We have announced and declared that we choose for
ourselves for marriage to be the highest expression
of the grandest experience of love of which humans
are capable. That's what we've said. We
have said, "We choose for marriage to be an
expression of the grandest and highest love of which
humans are capable." Then we proceed to
construct a marriage institution and a marriage
experience which produces exactly the opposite of
that--virtually the lowest form of love of which
humans are capable. A love that possesses
rather than releases. A love that limits
rather than expands. A love that owns rather
than disowns. A love that makes virtually
everything around it smaller rather than making
everything around it larger.
We've created an experience of marriage that has
nothing to do with love in far too many
instances. We've created a holder, a shell,
some kind of encasement. And that's what we
want marriage to be. We want it to be an
encasement that holds everything exactly where it
was the moment we said, "I love you," and
that holds us all exactly where we were in that
first moment. But people and events move
around. They change. Life is an
evolution. And so marriage, as we have
constructed it, works against the very process of
life itself, because it provides very little
breathing room in the way many societies and
religions and family traditions have constructed it.
has been used by those societies, religions, and families as a
mini-prison, as kind of a contractual arrangement that
"Everything will be, now and forevermore, the
way it is in just this moment. You will love no one else,
and you certainly won't demonstrate that love for anyone else in
the way you demonstrate your love for me. You won't go
anywhere else except where I go. You'll do very little
that I do not do with you, and in most ways from this day
forward, your life is going to be, at least to some degree,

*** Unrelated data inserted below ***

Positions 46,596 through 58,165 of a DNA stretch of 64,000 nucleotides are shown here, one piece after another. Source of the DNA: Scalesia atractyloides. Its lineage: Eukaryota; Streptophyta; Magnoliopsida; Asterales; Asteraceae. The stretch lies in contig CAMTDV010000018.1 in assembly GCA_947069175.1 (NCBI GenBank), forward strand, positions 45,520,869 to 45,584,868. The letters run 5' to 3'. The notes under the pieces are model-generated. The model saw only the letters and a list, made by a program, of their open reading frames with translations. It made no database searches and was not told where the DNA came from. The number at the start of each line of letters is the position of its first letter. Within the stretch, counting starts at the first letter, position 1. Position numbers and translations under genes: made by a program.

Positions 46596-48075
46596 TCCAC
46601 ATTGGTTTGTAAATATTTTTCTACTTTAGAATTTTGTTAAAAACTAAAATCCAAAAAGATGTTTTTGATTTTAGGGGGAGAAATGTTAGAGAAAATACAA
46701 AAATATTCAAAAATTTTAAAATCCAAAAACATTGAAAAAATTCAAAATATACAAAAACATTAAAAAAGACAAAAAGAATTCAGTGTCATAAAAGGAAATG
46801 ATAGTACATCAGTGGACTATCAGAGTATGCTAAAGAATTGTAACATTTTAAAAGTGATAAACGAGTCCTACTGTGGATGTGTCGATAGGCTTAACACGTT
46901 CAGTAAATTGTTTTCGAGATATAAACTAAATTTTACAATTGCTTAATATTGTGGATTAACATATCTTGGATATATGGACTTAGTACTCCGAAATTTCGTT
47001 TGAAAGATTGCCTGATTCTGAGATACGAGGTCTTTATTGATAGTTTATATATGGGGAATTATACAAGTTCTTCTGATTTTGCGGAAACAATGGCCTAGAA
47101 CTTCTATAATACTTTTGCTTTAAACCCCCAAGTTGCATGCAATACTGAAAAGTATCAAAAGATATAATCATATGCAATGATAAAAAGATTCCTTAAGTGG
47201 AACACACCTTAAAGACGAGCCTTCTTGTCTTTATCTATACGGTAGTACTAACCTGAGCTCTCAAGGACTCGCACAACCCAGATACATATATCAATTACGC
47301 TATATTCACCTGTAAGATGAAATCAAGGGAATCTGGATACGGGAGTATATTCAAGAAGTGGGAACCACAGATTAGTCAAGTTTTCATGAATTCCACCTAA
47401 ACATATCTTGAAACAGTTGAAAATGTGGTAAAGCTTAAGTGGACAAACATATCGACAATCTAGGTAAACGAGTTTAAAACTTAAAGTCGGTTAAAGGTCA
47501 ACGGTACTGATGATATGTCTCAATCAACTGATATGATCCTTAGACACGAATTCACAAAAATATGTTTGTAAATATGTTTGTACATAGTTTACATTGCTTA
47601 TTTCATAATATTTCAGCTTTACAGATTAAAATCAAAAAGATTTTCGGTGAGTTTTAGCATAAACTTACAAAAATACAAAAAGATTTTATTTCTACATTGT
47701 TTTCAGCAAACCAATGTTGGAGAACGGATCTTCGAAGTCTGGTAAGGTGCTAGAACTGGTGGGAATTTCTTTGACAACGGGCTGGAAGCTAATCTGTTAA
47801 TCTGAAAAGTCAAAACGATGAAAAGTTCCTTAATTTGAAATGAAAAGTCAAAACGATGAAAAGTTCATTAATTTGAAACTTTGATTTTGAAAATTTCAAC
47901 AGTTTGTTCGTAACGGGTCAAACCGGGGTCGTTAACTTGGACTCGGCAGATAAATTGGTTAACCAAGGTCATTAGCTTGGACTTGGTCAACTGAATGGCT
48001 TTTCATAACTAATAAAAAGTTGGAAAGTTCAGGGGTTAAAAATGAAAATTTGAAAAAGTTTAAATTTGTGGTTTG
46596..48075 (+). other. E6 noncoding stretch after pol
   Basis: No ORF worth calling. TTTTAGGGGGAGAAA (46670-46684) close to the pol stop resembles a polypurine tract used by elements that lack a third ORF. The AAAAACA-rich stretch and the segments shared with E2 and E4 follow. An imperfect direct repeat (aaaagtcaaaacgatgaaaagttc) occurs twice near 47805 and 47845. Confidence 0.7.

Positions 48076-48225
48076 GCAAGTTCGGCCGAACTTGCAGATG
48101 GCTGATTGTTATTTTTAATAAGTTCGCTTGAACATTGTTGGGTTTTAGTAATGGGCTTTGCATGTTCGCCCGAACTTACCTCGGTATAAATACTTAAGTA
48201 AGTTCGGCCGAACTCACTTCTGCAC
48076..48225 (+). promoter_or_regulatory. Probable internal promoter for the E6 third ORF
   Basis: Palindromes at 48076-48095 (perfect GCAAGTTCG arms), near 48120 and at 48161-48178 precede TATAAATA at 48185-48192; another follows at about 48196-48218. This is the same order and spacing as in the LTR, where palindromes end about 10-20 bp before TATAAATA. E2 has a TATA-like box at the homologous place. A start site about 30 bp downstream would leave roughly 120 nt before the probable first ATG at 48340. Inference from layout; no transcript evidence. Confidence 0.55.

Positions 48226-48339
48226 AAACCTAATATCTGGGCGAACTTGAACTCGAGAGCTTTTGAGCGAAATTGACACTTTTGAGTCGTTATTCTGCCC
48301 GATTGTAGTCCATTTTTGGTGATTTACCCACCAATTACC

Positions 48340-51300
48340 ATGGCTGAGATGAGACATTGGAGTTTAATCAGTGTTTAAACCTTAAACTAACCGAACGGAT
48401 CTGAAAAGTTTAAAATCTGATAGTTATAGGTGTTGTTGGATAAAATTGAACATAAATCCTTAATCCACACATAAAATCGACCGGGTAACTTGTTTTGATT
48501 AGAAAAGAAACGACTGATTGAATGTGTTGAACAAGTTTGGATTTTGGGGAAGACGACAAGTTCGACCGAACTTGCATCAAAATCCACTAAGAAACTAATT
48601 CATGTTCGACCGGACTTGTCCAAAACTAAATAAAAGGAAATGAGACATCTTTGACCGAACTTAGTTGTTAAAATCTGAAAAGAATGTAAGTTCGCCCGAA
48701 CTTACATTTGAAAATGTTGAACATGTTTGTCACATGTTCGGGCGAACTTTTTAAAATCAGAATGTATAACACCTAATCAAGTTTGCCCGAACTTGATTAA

limited." And so the very thing which should unlimit
people and release the spirit within them, works against that
and limits people and closes that spirit down.
That's the irony of marriage as we've created it. We say,
"I do," and from the moment we say, "I do,"
we can't do the things that we would really love to do in
life, in largest measure. Now, very few people would admit
this in the first throes of romance and in the first moments
after their wedding. They would only come to these
conclusions three, or five, or--what's the famous phrase, the
seven-year itch--seven years later, when they suddenly
realize that, in fact, their experience of themselves in the
world at large has been reduced, and not enlarged, by the
institution of marriage.
That's not true, of course, in all marriages, naturally.
But it's true in enough of them--I'm going to say, in the
majority of them. And that is why we have such a high
divorce rate, because it isn't so much that people have gotten
tired of each other, not nearly so often as they've
gotten tired of the restrictions and the limitations
that marriage seems to have imposed upon them. The human
heart knows when it's being asked to be less.
Now love, on the other hand, is all about freedom. The
very definition of love is freedom itself. Love is that
which is free and knows no limitation, restriction, or condition
of any kind. And so I would think that what we have done
here is that we have created an artificial construction around
that which is least artificial. Love is the most authentic
experience within the framework of the human adventure.
And yet in the midst of this grand authenticity, we have created
these artificial constrictions. And that makes it very
difficult for people to stay in love.
And so what we have to do is reconstruct marriage, if we're
going to have marriage at all, in a way that says: "I
do not limit you. There is no condition that makes it okay
for us to remain together. I do not have any desire to
cause you to be less in your expression of yourself, in any
way. Indeed, what this marriage is intended to do, this
new form of marriage, is to fuel the engine of your
experience--the experience of who you really are and who you
choose to be."
And one last thing that the New Marriage does: it says,
"I recognize that even you, yourself, will change.
Your ideas will change, your tastes will change, your desires
will change. Your whole understanding of Who You Are had better
change, because if it doesn't change, you've become a very
static personality over a great many years, and nothing would
displease me more. And I recognize that the process of
evolution will produce changes in you."
This new form of marriage not only allows for such changes, but
it encourages them.